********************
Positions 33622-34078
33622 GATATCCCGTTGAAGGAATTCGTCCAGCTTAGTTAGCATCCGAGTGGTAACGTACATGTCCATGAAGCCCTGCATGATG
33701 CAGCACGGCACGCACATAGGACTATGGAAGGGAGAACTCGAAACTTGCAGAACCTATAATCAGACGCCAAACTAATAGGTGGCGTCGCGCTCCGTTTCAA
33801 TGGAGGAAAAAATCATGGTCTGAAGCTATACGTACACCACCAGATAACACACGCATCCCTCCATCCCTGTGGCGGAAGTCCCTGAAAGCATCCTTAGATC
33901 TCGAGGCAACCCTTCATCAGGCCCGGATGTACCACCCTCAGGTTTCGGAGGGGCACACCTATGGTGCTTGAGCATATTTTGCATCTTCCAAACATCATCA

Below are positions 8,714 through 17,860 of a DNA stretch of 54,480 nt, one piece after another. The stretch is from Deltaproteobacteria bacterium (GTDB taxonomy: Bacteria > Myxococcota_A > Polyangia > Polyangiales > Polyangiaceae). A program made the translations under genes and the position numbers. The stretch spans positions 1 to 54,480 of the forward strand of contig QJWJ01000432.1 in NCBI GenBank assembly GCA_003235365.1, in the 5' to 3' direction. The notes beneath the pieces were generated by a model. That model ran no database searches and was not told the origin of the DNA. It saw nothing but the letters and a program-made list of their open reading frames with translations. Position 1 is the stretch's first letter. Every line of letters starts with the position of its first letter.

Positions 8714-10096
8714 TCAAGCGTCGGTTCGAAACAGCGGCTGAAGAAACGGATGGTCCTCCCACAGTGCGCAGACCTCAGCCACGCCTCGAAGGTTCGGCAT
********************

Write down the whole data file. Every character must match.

Positions 33622-34078
33622 GATATCCCGTTGAAGGAATTCGTCCAGCTTAGTTAGCATCCGAGTGGTAACGTACATGTCCATGAAGCCCTGCATGATG
33701 CAGCACGGCACGCACATAGGACTATGGAAGGGAGAACTCGAAACTTGCAGAACCTATAATCAGACGCCAAACTAATAGGTGGCGTCGCGCTCCGTTTCAA
33801 TGGAGGAAAAAATCATGGTCTGAAGCTATACGTACACCACCAGATAACACACGCATCCCTCCATCCCTGTGGCGGAAGTCCCTGAAAGCATCCTTAGATC
33901 TCGAGGCAACCCTTCATCAGGCCCGGATGTACCACCCTCAGGTTTCGGAGGGGCACACCTATGGTGCTTGAGCATATTTTGCATCTTCCAAACATCATCA

Below are positions 8,714 through 17,860 of a DNA stretch of 54,480 nt, one piece after another. The stretch is from Deltaproteobacteria bacterium (GTDB taxonomy: Bacteria > Myxococcota_A > Polyangia > Polyangiales > Polyangiaceae). A program made the translations under genes and the position numbers. The stretch spans positions 1 to 54,480 of the forward strand of contig QJWJ01000432.1 in NCBI GenBank assembly GCA_003235365.1, in the 5' to 3' direction. The notes beneath the pieces were generated by a model. That model ran no database searches and was not told the origin of the DNA. It saw nothing but the letters and a program-made list of their open reading frames with translations. Position 1 is the stretch's first letter. Every line of letters starts with the position of its first letter.

Positions 8714-10096
8714 TCAAGCGTCGGTTCGAAACAGCGGCTGAAGAAACGGATGGTCCTCCCACAGTGCGCAGACCTCAGCCACGCCTCGAAGGTTCGGCAT